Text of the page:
There are different ways of reading it.
It is a record of the Stephen family, headed by Sir Leslie Stephen, a very …

Hen Progress Pictures: the six month mark.

I've finally managed to get some new pictures of my hens! They've been out of the battery farm a little over six months now, and here is their progress!

I wrote about them in detail in this post, about the problems they'd faced, and how proud of them I am, but I never realised just how much progress they had made until I looked at these old pictures. I haven't looked at the early ones since probably the last time I did a progress report (6th September). I remember how bald Emily was, and how pale Charlotte and Annie was, and of course Annie's bad eye, but looking at them now... I'm so proud of them.
And they're such good good hens!

Metamorphoses Book I, by Ovid.

From 'The Flood'. So he put the lightening, forged in the Cyclops' workshop, aside
and chose a different method of punishing mortals, by massing
his storm-clouds over the sky and destroying the race
in a great flood.
All of the gales which scatter the gathering clouds,
and among them
the north wind Aquilo, Jupiter promptly imprisoned inside
the caverns of Aéolus. Notus, the wind of the south, he released/
Notus flew out on his soaking wings, his terrible visage
covered in pitchy gloom; his beard was a bundle of rain-storms;
water streamed from his hoary locks, his forehead a cushion
for mists; his wings and the folds of his garments were sodden and dripping.
He squeezed the bank of menacing clouds like a sponge, and a thunderclap
followed. Instantly rain poured from the sky in torrents.
Juno's messanger, decked in her mantle of many
Isis the rainbow, sucked up moisture to thicken the clouds.
The corn was flattened; the farmer wept for his wasted prayers;
and all the fruits of a…

Top Ten Goals/Resolutions For 2014.

This week's Top Ten (hosted by Broke and the Bookish) is Top Ten Goals/Resolutions For 2014, and I'm glad to do this because the new year seems to have passed me by a little. I have thought about goals and resolutions, and I've blogged about them too, but I wasn't feeling the spirit of it at all. I still feel under the weather post-cold, which has spread to my chest, so that's not much fun at present, but I do feel much better and more inclined to feel excited for the new year. All that said, I can't help but feel that Vernal Equinox is something to really look forward to! A new year is fun, but it seems almost arbitrary. There is nothing arbitrary about Vernal Equinox: when spring starts, the year truly does start.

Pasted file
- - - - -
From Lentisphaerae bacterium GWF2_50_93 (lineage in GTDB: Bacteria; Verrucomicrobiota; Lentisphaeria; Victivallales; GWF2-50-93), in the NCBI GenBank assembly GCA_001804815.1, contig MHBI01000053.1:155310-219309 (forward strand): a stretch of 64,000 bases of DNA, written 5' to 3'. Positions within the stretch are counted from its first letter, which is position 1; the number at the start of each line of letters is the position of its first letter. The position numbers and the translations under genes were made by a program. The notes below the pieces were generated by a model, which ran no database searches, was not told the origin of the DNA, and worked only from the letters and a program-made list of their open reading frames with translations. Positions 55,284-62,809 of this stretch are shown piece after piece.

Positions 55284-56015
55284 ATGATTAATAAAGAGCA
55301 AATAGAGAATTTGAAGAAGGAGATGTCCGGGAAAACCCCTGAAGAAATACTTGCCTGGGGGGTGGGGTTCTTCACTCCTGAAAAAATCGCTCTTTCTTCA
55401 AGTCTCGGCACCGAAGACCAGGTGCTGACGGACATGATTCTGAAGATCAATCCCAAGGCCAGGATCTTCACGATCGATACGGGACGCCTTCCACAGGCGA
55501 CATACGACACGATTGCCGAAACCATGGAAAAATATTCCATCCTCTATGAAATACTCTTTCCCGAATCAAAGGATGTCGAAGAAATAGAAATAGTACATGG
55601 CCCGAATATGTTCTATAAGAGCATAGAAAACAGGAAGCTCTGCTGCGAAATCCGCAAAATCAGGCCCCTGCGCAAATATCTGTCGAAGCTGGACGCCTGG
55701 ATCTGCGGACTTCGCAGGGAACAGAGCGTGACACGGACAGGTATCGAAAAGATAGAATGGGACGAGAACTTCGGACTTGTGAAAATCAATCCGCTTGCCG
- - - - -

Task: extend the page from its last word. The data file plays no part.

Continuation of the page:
With that in mind, my first non-bookish resolution is to have the ultimate spring clean. I do like a good clear out in March, but I'm starting early this year: I have a habit of building up tasks and not starting them until a day I randomly deem…

The Moonstone, by Wilkie Collins.

Lord bless us! it was a diamond! As large, or nearly, as a plover's egg! The light that streamed from it was like the light of the harvest moon. When you looked down into the stone, you looked into a yellow deep that drew your eyes into it so that they saw nothing else. It seemed unfathomable; this jewel, that you could hold between your finger and thumb, seemed as the heavens themselves. We set it in the sun, and shut out the light out of the room, and it shone awfully out of the depths of its own brightness, with a moony gleam, in the dark.
The Moonstone was my first bookish surprise of 2014 (which bodes well - it's also only the second book I've read so far this year). I never thought I would hate it, and I didn't dread it the way I dread the fifteen or so books I sincerely regret putting on my Classics Club list, but I thought at best I might "quite like it". But no, I loved it very much - it was the only book I read on Saturday and made for a very fun rea…

Agnes Grey, by Anne Brontë.

Agnes Grey was the first of two novels by Anne Brontë . Published in December 1847, it is at once a novel, a polemic, a love story, an autobiography, and a documentary detailing the lives of governesses in the mid-19th Century. It is both sombre and witty, gently written, yet, in allowing the facts to speak for themselves, the fury is subtlety but undeniably contained in this relatively short and powerful novel. It is, I believe, one of the finest books ever written.
Brontë tells the story of Agnes Grey, a young woman like herself, with a modest upbringing in northern England; her father a minister, and her mother who, by marrying her father, was disinherited, and her sister, Mary, (the other siblings, like Anne's, died young) who is a skilled artist. Her father, feeling guilty at what his wife has forsaken in marrying him, makes an unwise investment in a merchant's sea voyage, however the ship sinks and with it what little money the family had. Mary is able to sell her drawing…